October 3, 2022: The Webb Space Telescope recorded the first image of a planet around another star. Jupiter, Saturn, Mars, and Mercury are easy to spot during the night.
by Jeffrey L. Hunt
Chicago, Illinois: Sunrise, 6:50 a.m. CDT; Sunset, 6:29 p.m. CDT. Check local sources for sunrise and sunset times for your location.
The first image of a planet around another star was made recently by the Webb Space Telescope. Certainly, it’s not a portrait to hang on the wall. It does not rival a photo of Saturn with its rings or the cratered moon. The image is made of a few dots on the electronic detectors, along with some residual light from the electronics and telescope optics. Multiple infrared filters were used to capture the planet’s image.
The star graphic shows the star’s position. A mask was used to block its brightness and any residual starlight was subtracted from the view.
Occulting a brighter object’s light to see a dimmer sight is frequently used in astronomy. It is similar to putting up your hand to block the sun’s glare.
Before this first image, made by Webb’s infrared eye, there was indirect evidence of unseen objects revolving around nearby stars. The technique was first used to find dimmer stellar companions.
When the unseen object revolves around the main star, the main star’s light dims when the object passes between Earth and the star. When a regular pattern was observed, the orbital period was determined.
The object’s distance away from the star and the speed at which it revolves indicates the value of the revolving mass. This planet is about 10 times larger than Jupiter.
The planet revolves around a star catalogued as HIP 65426, a dim star – beyond the limit of human eyesight – in the constellation Centaurus. (The European space agency’s Hipparchos satellite cataloged the positions of 2.5 million stars. Hence the HIP number.) The planet’s name is made by adding the letter “b” to the star’s catalog number HIP 65426 b. For our southern hemisphere readers, it is 4.0° south of the bright star cluster NGC 5139 – also known as Omega Centauri – and in the same binocular field of view. From the Florida Keys, the star is about 15° up in the south on spring evenings.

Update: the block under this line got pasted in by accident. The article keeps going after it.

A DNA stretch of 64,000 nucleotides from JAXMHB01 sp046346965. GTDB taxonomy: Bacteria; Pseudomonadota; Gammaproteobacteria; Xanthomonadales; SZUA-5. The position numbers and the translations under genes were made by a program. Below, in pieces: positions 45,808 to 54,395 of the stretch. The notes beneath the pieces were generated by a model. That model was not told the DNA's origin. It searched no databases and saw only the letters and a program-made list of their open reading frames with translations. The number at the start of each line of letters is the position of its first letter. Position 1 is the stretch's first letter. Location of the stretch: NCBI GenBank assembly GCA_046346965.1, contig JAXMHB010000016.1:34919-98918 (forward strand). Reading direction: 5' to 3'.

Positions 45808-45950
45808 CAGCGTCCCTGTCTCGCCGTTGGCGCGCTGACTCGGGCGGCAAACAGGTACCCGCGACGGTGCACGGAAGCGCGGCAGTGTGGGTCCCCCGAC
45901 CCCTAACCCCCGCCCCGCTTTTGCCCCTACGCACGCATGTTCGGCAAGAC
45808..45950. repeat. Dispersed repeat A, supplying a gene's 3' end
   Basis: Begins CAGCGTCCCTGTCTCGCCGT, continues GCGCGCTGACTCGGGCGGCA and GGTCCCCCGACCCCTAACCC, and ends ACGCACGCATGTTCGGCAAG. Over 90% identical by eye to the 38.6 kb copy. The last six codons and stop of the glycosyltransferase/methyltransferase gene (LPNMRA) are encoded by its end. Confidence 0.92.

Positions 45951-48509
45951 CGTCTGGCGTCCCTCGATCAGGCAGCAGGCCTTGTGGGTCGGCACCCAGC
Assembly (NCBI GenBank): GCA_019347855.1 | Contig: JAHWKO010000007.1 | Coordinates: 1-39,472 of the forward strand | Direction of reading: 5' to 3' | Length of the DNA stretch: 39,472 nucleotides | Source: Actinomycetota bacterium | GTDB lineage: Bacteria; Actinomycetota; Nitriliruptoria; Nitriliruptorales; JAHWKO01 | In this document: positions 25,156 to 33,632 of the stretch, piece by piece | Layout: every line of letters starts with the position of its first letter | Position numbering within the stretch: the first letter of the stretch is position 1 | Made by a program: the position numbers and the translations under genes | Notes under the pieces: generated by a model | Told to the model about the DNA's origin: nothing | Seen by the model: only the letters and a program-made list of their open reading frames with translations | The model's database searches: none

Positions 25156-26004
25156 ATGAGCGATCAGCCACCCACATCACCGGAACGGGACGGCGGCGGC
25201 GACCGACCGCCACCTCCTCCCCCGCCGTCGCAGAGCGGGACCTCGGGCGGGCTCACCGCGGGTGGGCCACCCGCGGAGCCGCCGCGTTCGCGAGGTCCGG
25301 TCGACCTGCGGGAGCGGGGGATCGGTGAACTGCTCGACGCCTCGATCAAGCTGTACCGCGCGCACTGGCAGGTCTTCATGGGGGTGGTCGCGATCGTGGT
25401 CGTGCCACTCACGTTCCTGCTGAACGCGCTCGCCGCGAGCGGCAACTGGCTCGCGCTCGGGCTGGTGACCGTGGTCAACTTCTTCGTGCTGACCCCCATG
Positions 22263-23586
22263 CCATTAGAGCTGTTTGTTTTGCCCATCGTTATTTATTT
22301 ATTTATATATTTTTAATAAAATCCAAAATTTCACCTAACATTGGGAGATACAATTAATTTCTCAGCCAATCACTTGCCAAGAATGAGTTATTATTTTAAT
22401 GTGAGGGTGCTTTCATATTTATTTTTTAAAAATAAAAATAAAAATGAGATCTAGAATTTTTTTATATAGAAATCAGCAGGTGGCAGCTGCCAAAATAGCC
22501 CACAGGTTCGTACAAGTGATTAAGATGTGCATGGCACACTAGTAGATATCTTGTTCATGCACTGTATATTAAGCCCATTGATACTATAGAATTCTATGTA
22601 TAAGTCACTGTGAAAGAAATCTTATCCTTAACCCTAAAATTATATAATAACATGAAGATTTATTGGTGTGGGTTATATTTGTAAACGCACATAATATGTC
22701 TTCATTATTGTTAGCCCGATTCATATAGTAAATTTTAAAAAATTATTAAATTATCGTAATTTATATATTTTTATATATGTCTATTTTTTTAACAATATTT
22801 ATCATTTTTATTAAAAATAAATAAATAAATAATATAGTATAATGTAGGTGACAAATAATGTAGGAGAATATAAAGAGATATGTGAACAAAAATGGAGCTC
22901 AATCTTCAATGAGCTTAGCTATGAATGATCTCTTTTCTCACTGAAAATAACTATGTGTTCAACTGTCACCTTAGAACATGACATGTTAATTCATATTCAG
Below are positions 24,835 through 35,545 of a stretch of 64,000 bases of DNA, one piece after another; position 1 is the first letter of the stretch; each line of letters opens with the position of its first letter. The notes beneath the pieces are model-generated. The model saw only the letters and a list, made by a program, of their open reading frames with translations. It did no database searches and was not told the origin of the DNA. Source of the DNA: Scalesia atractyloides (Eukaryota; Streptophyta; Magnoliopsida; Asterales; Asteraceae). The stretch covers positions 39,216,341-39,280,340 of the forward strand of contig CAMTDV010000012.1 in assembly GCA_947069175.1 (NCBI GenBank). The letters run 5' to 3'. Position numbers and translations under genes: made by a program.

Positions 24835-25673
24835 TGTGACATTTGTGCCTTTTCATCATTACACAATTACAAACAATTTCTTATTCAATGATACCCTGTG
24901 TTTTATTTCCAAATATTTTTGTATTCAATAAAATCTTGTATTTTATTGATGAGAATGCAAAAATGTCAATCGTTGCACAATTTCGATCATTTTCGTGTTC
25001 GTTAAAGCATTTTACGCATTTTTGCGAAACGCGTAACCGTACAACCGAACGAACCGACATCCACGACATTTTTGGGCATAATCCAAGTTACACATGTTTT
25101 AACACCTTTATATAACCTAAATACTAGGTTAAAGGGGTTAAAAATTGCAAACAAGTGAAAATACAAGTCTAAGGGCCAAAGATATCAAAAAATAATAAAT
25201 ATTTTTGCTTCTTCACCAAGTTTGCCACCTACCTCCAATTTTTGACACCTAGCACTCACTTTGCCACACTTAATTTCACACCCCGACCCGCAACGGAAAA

Here is today’s planet summary:
Mars continues its eastward march in Taurus, approaching the Bull’s horns. Find it high in the southwestern sky an hour before sunrise.
Jupiter is very low in the west at this hour.
Mercury is beginning its best morning exhibition of the year in the east before sunrise. Forty-five minutes before daybreak, it is over 5° above the horizon, below Leo.
While not impossible to see, Venus is a challenging view. It rises 27 minutes before sunup and 10 minutes before the sun appears, it is very low in the east. A binocular is needed to make the initial observation.
After sunset, Jupiter, Saturn, and the moon are lined up from east to south. The waxing moon, this evening distinctly gibbous and 62% illuminated, is over 20° up in the south an hour after sunset. Bright Jupiter is over 10° above the east-southeast horizon. Saturn, dimmer than Jupiter, is about two-thirds of the way from the Jovian Giant to the moon and 25° above the south-southeast horizon.
Before midnight, three bright planets are strung across the sky. Bright Jupiter is in the south. Mars is low in the east-northeast, while Saturn is in the southwest.
November 3, 2022: Before daybreak, Mars is high in the western sky above the Bull’s horns. After sundown, the gibbous moon is between Jupiter and Saturn.Keep reading
November 2, 2022: Spica is making its heliacal rising – its first morning appearance before sunrise in the east-southeast. After sundown, the gibbous moon nears Jupiter.Keep reading
November 1, 2022: Before sunrise, bright Mars is high in the southwest above the Bull’s horns – Elnath and Zeta Tauri. During the evening, the slightly gibbous moon is near Saturn.Keep reading